Judith Curry may have fallen for a prank tweet in which another climate scientist, Andrew Dessler of Texas A&M, wrote “I need some advice: I changed the entrainment parameter in my cumulus parameterization and the climate sensitivity of my model doubled. HELP!!!” and she responded “I rest my case re climate-model derived values of climate sensitivity to CO2”. Dessler was apparently making fun of the new Washington Post climate agony column “Climate Coach” in which Michael J. Coren will be giving you advice about how to stop destroying the planet and also stage a revolution or something. Curry can be forgiven for thinking he was serious: there really is something very wrong with the way the models mimic clouds or fail to and she’s been on it for years. And a movement is in trouble when you can’t tell parody from the real thing. Indeed in another tweet Curry shares David Young’s very real critique of the way the models attempt to deal with Computational Fluid Dynamics which, she notes, “provides important analysis on misconceptions about global climate models that lead to overconfidence in simulations.” And that overconfidence is no joke.
In Young’s piece one encounters warnings like “GCM’s were among the first efforts to solve the Navier-Stokes equations” but “there can be a very high cost to building a new code or inserting a new method into an existing code. In any such effort, even real improvements will at first appear to be inferior to the existing technology.” So I improved my model and it looked worse HELP!!! is not satire.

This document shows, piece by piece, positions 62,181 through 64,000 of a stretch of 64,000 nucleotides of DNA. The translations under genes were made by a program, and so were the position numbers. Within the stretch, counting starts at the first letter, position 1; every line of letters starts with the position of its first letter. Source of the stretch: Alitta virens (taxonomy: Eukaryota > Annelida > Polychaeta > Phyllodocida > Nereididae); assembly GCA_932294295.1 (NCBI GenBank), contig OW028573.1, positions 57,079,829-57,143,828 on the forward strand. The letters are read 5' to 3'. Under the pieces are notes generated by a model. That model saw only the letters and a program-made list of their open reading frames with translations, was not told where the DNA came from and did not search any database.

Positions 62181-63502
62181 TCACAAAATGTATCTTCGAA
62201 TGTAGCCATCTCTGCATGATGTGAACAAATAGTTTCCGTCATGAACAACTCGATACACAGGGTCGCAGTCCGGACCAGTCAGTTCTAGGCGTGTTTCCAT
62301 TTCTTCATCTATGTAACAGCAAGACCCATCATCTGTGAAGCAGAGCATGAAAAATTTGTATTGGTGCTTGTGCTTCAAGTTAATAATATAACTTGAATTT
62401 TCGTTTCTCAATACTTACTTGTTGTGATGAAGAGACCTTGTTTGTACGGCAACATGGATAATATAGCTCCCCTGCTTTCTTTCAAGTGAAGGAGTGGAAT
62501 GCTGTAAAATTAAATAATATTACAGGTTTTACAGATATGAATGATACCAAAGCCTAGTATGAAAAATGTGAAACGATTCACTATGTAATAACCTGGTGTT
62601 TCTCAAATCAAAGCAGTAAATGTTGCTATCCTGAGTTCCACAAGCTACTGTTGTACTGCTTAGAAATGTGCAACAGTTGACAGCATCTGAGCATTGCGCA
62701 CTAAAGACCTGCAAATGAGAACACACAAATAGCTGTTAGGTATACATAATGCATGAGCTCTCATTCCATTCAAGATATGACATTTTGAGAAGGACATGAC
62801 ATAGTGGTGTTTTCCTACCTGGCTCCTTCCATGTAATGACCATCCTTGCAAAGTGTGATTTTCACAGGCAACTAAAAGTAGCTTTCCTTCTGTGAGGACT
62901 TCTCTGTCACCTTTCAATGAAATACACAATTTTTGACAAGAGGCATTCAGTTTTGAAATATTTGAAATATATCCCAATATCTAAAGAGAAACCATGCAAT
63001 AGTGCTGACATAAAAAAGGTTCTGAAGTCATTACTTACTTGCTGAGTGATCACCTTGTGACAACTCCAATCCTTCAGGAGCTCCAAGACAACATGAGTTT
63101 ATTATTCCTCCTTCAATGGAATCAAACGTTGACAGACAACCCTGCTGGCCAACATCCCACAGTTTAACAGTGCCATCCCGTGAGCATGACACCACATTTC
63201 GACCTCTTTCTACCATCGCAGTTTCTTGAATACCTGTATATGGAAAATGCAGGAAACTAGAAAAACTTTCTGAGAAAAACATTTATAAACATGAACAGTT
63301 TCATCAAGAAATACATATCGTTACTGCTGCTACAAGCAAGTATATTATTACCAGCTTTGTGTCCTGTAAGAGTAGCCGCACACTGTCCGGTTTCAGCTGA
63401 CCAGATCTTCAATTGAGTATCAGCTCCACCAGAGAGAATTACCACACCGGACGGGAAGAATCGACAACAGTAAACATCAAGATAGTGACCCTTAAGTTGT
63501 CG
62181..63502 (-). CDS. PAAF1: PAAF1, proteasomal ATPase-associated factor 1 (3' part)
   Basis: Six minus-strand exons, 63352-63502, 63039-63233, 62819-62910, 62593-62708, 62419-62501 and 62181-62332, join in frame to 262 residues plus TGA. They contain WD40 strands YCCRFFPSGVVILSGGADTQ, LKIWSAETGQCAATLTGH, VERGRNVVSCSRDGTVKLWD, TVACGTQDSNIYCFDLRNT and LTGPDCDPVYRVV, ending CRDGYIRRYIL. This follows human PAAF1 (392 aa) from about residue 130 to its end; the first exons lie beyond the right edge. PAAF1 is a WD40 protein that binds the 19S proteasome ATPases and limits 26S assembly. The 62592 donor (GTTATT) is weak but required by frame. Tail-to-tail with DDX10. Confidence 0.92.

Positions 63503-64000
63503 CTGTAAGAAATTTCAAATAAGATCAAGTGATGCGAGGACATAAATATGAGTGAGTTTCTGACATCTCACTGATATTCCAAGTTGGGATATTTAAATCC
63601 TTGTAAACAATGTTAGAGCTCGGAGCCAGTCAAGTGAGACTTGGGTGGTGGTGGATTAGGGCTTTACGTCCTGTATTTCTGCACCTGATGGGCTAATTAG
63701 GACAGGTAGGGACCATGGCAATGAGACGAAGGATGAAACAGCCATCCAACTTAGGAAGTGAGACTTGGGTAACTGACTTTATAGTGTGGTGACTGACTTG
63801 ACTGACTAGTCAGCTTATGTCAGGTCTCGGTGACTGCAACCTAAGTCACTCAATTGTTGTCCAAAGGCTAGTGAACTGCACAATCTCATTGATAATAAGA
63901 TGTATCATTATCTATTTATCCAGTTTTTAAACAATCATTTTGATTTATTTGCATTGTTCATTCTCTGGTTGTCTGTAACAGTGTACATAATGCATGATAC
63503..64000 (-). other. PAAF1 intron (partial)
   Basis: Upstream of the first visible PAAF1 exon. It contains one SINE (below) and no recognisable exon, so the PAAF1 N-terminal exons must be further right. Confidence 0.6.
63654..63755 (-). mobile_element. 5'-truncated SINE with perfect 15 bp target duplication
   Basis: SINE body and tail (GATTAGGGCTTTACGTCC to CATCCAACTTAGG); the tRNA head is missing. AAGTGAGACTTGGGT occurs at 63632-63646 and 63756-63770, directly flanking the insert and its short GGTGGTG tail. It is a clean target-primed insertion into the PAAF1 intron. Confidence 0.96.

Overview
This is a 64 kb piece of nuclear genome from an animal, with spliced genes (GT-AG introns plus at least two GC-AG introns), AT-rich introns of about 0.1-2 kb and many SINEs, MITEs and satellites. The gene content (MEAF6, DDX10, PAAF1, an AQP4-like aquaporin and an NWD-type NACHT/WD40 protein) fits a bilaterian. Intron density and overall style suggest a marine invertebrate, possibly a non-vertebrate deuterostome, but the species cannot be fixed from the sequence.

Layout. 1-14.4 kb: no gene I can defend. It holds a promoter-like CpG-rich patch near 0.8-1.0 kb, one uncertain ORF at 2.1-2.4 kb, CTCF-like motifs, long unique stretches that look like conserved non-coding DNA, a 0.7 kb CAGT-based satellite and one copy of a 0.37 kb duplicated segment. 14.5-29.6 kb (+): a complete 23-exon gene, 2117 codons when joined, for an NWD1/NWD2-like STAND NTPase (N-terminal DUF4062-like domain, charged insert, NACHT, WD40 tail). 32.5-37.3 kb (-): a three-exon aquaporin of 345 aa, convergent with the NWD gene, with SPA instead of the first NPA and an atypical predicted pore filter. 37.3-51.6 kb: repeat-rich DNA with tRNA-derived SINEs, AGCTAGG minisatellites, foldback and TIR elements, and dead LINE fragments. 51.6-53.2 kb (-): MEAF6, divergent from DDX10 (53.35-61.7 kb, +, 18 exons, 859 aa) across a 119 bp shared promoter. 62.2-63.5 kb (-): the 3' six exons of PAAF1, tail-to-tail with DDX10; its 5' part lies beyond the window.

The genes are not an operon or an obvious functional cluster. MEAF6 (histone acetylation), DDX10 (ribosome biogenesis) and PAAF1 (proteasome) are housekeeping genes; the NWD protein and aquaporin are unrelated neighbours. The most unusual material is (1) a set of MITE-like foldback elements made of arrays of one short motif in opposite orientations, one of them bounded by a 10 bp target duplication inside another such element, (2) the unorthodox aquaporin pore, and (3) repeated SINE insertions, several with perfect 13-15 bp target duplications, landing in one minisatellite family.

Dessler’s was. But of what? In the face of much heckling and some sympathy he repeatedly insisted that his tweet was a joke including writing “To be really really clear, this is a joke. I’ve never run a GCM in my life; I have no idea how to compile them or change any parameters.” But unfortunately it’s the sort of thing that such models really do do because they are not accurate representations of actual climate processes and outcomes but crude oversimplifications bundled together with dogmatic assumptions into wacky but predictably scary overestimates of actual warming. Which is why so many people didn’t get the joke.